June 11, 2007
By HARRIETTE BRAINARD
BRANDON — Warren Kimble makes it a point to walk as much as he can, and to say, “Hello,” to everyone he sees whether he knows them or not, to include them in the community. The Brandon artist also stresses the need to involve young in the process of making decision about what goes on in a community.
“It is important that they know that they matter, that they are an important part of the community,” he said.
Beginning Saturday the Paramount Center in Rutland will let Kimble know that he is an important part of his community by kicking off a weeklong celebration in honor of Kimble’s contributions to the arts and community.
Although art lovers all over the world may easily recognize Kimble’s distinctive folk life paintings, the evening of June 16 will be dedicated to Kimble’s unwavering support toward the artistic developments of others, as well as for the development of the larger artistic community in Vermont. Indeed, as leaders around the world expound on the importance of communities and a focus on local living, Kimble has focused much of his adult life on these issues while living in Brandon.
The week of events at Rutland’s Paramount Center, which includes the Paramount Theater and Brick Box cabaret space, get under way on Saturday with a special honors ceremony. This will include a selection of speakers involved in different areas of Kimble’s life. There will be a showing of a film on Kimble’s life and art made by Syracuse University in 2002, when the institution gave Kimble, one of its favorite sons, the prestigious George Arents Pioneer Medal.
There will also be a performance by fellow Brandon artist Fran Bull. Bull, who operates the Gallery in the Fields in Brandon, is also an accomplished singer and has showcased many local productions. She will sing three of Kimble’s favorite songs. Headlining the evening’s entertainment will be Peter Yarrow of Peter, Paul and Mary, in his new ensemble with Bethany and Rufus.
There are number of state-wide and local sponsors for the events, and Kimble has also donated a folk painting specifically created for this gala, this painting will be auctioned off as part of the evenings events and already sparked the interest of many collectors. All proceeds will go to the continued renovation of the Paramount Theater.
This is the second year of this newly established gala evening honoring contributors to the arts at the Paramount. Last year U.S. Sen. Jim Jeffords was honored for his contributions and his support of Vermont arts.
“Following Jim Jeffords is a great honor for me,” Kimble said. “I want this to be about promoting the arts — not about me — and to promote the theater financially. Art is a way of invigorating the economic development of a community and Rutland has this potential, this should be about the importance of the arts to a community.”
There will be two different art shows of Kimble’s work going on at the same time. In the lobby of the theater, there will be a show of Kimble’s folk paintings. Next door, the Brick Box Gallery will debut Kimble’s newly finished works called the “The Widows of War.”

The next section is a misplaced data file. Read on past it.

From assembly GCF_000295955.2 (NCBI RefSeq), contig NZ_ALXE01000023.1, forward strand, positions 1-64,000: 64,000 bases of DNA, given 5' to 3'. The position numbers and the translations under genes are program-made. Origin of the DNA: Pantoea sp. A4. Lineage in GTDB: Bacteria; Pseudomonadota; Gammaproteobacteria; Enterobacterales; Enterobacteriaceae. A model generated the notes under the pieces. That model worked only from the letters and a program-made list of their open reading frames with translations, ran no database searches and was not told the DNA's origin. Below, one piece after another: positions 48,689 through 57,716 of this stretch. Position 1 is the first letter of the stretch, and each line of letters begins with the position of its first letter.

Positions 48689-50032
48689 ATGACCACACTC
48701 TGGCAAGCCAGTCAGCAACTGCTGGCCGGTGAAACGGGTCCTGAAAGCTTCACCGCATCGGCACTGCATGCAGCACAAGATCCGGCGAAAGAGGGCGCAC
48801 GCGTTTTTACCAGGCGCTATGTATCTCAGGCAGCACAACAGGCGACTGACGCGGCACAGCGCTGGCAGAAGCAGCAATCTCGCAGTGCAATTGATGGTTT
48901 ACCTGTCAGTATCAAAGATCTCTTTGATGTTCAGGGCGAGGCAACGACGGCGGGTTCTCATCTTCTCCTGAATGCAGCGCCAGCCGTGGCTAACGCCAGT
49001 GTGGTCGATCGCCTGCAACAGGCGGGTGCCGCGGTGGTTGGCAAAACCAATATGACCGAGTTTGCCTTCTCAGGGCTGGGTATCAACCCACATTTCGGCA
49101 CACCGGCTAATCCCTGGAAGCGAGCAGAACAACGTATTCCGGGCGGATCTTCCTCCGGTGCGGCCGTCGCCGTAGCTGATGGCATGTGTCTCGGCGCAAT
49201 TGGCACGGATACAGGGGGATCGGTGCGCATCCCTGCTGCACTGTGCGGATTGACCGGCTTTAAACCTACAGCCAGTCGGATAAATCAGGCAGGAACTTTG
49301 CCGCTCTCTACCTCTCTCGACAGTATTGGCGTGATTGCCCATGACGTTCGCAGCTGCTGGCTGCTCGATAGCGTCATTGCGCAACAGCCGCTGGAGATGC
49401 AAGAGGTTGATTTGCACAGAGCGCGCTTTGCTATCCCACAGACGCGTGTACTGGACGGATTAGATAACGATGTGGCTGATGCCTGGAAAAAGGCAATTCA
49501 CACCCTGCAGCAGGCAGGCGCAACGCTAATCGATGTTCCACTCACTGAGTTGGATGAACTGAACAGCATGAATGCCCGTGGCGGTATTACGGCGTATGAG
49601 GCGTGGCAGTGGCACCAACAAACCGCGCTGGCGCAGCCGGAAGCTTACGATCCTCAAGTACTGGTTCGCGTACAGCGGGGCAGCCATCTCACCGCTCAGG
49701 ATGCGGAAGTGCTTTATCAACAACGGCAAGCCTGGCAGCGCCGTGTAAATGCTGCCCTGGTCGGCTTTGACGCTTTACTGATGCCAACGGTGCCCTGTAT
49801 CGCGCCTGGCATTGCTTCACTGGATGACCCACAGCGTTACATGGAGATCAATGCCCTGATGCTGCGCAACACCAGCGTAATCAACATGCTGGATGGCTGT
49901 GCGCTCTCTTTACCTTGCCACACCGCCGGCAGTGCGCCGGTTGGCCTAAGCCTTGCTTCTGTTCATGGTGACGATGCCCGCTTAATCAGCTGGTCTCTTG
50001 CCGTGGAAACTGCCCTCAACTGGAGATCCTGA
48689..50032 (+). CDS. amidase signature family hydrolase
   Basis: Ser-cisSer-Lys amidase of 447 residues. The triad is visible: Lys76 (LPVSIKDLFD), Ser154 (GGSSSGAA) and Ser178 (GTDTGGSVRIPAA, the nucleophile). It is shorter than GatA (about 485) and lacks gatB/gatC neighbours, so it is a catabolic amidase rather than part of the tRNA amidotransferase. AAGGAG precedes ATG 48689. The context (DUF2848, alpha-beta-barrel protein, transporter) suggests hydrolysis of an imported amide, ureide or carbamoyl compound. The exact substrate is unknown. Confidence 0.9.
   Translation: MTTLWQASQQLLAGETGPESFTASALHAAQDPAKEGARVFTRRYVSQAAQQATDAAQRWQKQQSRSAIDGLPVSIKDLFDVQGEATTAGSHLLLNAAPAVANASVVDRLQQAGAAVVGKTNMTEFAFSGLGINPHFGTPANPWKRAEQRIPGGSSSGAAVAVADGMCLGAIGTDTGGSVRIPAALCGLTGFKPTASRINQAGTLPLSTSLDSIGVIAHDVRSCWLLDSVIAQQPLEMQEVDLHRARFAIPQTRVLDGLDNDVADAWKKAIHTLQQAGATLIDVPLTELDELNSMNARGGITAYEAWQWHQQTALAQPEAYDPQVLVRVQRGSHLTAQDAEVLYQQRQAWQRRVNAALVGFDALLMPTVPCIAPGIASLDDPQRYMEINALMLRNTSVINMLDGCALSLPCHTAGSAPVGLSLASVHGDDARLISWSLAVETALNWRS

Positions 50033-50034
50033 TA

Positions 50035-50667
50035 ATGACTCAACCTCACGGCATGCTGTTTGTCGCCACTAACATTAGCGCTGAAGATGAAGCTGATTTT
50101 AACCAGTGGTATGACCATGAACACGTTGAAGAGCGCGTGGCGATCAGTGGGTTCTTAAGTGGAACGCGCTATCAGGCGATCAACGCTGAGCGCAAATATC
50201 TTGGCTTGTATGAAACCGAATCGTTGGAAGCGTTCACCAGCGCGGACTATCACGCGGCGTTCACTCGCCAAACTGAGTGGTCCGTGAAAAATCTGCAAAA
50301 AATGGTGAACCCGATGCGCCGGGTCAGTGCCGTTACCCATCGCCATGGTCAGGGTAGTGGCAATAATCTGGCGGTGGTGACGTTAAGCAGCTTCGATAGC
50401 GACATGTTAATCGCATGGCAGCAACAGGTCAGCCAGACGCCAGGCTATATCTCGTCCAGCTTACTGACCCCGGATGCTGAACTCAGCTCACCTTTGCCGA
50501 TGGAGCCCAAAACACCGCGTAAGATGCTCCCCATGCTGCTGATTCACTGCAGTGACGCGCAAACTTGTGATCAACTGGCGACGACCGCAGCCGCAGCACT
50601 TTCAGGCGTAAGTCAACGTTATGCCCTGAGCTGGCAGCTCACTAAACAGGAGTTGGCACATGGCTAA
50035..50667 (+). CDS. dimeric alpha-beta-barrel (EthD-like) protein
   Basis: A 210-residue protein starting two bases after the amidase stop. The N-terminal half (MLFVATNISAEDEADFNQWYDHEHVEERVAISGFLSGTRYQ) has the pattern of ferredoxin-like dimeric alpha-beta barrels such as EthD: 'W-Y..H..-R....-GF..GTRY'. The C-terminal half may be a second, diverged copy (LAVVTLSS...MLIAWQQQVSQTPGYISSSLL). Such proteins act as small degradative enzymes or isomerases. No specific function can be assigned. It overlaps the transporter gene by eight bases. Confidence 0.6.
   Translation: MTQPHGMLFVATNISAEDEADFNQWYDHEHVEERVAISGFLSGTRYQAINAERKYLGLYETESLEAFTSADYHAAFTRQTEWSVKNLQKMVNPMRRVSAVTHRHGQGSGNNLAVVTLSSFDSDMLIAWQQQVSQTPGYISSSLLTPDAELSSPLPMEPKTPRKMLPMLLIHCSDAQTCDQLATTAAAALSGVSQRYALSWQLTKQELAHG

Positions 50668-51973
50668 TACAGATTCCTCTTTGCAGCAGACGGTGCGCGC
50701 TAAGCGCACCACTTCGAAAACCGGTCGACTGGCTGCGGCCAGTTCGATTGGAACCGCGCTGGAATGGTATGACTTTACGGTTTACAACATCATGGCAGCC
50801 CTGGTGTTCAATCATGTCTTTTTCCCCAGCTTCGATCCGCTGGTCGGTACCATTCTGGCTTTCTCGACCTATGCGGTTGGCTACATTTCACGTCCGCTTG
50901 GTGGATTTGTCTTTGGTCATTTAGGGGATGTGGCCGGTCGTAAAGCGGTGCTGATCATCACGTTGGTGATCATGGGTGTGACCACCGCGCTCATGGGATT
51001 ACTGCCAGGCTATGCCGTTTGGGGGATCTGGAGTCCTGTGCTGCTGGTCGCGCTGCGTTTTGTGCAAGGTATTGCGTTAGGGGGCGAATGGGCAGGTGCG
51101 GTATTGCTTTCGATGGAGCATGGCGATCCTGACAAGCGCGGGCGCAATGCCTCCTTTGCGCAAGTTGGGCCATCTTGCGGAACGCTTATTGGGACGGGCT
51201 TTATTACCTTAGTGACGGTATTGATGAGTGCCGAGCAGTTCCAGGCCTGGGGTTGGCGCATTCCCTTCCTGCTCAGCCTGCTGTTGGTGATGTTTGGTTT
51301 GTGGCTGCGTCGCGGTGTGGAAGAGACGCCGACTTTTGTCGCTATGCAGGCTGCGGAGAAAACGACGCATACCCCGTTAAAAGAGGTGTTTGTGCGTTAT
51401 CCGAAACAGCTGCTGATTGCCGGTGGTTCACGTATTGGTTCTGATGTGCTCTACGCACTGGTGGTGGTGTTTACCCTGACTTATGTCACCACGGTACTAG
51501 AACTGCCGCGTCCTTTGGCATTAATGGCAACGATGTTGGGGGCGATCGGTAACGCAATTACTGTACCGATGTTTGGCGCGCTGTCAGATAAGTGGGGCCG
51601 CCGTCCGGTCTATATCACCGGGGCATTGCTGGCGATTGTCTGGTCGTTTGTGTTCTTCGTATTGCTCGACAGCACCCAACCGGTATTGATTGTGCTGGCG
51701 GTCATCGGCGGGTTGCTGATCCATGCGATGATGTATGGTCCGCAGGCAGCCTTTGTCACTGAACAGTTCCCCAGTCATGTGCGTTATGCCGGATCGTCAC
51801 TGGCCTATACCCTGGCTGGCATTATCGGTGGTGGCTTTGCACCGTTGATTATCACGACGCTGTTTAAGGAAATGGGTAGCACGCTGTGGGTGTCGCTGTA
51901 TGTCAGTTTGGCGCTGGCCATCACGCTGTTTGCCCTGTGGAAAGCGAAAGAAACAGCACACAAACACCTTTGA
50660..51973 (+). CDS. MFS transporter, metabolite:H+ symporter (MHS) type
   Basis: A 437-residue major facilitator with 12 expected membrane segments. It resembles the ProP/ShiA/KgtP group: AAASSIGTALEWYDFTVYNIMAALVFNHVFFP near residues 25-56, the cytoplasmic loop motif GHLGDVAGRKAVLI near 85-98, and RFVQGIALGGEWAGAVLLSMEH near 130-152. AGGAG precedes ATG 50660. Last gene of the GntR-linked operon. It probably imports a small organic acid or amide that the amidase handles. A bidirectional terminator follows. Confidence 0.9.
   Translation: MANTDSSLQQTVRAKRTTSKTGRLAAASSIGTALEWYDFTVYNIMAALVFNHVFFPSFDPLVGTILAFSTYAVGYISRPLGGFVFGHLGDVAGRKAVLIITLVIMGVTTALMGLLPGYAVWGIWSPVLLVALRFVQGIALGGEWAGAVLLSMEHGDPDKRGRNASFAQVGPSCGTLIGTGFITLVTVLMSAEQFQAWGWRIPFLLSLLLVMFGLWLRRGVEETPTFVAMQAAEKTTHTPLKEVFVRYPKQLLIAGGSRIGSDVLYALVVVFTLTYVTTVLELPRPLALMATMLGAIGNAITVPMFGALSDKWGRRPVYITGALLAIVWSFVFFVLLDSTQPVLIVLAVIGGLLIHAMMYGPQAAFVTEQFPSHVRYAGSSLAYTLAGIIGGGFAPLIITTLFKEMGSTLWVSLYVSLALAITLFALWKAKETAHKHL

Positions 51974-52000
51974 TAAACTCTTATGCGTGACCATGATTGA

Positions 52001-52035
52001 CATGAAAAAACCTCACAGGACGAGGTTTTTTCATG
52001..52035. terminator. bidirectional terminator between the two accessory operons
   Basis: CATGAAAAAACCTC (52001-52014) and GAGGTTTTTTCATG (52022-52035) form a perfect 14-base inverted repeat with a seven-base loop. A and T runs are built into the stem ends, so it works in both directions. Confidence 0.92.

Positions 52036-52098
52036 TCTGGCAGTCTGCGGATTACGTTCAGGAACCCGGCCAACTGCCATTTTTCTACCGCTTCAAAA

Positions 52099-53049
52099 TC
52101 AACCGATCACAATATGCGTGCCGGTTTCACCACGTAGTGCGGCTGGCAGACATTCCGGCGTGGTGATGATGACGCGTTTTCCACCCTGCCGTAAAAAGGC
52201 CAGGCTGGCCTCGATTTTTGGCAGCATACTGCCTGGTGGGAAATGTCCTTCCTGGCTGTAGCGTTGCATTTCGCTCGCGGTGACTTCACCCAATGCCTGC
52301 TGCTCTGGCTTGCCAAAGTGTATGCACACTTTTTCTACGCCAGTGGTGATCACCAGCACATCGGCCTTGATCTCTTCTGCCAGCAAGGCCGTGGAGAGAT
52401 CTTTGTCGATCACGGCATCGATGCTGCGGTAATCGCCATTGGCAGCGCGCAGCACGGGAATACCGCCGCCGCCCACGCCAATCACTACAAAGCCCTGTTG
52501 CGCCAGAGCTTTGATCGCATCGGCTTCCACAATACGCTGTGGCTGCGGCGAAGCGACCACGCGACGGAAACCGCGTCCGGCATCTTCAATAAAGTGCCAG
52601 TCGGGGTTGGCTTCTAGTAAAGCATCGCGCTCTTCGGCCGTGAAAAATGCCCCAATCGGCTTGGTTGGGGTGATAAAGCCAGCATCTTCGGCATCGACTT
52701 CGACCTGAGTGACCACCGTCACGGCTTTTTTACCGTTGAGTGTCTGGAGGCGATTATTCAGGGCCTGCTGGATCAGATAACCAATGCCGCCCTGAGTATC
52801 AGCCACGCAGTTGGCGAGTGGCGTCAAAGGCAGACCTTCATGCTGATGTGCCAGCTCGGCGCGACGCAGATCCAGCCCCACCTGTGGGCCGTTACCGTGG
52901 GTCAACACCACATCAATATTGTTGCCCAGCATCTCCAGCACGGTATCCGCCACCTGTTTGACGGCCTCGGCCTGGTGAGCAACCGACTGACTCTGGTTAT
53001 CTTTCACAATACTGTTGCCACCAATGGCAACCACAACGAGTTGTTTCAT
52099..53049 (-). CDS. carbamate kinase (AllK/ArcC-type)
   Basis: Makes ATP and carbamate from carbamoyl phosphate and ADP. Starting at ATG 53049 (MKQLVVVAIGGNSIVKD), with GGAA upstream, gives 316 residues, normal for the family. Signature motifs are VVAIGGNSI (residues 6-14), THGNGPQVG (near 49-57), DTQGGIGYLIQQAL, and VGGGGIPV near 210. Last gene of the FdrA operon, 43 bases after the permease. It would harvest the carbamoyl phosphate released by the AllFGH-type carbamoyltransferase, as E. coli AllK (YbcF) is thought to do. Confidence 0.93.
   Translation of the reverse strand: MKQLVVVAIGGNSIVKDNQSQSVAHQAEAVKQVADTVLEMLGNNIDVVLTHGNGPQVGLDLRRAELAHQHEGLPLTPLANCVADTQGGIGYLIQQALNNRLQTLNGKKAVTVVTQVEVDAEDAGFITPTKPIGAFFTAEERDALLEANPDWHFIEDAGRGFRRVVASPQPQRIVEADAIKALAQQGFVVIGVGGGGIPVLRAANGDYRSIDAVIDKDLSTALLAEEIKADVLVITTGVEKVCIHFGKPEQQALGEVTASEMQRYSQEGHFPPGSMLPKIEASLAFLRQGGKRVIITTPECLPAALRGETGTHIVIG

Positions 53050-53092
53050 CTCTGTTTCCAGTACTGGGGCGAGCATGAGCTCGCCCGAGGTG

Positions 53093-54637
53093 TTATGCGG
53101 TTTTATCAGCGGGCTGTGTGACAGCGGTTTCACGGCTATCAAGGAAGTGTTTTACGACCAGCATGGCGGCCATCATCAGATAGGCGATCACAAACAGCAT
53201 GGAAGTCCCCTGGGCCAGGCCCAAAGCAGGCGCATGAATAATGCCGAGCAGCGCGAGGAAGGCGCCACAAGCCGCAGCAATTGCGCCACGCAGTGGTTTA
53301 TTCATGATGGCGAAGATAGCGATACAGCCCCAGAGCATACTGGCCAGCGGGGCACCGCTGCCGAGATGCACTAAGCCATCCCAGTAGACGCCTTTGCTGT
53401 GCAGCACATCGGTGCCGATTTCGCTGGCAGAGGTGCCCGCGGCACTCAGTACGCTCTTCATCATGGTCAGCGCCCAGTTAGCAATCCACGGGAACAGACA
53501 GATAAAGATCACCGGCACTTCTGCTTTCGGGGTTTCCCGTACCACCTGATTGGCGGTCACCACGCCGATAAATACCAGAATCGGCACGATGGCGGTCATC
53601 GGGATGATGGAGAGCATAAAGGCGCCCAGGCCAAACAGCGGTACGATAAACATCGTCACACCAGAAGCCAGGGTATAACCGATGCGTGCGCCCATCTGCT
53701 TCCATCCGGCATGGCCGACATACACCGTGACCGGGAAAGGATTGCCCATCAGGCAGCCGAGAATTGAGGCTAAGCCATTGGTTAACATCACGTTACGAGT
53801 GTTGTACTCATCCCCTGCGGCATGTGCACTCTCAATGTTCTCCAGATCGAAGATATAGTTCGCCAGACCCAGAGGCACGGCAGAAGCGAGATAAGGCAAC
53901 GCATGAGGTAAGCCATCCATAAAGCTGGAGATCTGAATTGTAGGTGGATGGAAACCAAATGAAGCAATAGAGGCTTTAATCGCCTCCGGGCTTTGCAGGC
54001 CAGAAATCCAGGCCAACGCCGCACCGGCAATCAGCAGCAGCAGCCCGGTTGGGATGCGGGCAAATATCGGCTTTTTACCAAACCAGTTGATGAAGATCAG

All next week, and as part of the event, Kimble will be hosting gallery talks called “Warren Whys.” Then on Friday, June 22, from 5 to 8 p.m., Brick Box will officially open “The Widows of War” during Rutland’s Art Hop — “a wonderful event promoting the arts in Rutland,” says Kimble. “The Widows of War” is scheduled to move to a gallery in New York City on the Oct. 6.
Kimble’s new works are something of a departure and none of this art will be for sale. One of these new works features an antique bust with a barbed wire necklace and a barbed wire skirt. Kimble uses new materials and a different color scheme than in his folk life paintings — there is more black.
Although Kimble still spends time painting beautiful folk life paintings, much of Kimble’s new work is vastly different — motivated from a new place within him — timely and intriguing.
Such an honor bestowed on Kimble is no surprise to the residents of Brandon. Kimble has devoted much of his time to reinvigorating his own community. A constant innovator, Kimble has helped to institute and continues to be a central figure in the many events that have been designed to raise Brandon’s profile, such as the Brandon Artists‘ Guild‘s summer community art shows, which this summer features hand-painted cats and dogs. Kimble has also succeeded in helping to make Brandon a destination for the artistic community, lending his support to the artists’ guild and to the restoration of the Granary, where many artists, including Kimble, have their workshops.
“Here in Vermont, we have the last vestiges of a community, where we can buy, sell and trade everything we need locally” Kimble said. “A town needs to have spokes like we do here, where people live within it and they can walk into town, where they can interact and see each other. In a larger community such as Rutland, the alternative is to have people living within the larger business community.”
A constant creator, Kimble is always thinking of new ways to invigorate a community — especially through the arts.
“That is what all this art is about, and why so many artists have moved here,” Kimble said, of Brandon. “We have created a community where artists want to live and work. We have brought Brandon back to where we feel good about ourselves, that is the trick — feeling good about yourself as a town — it changes everything.”
For more information on the Paramount Center’s tribute to Warren Kimble and the Brick Box gallery’s show of new art work by Kimball visit www.paramountvt.org.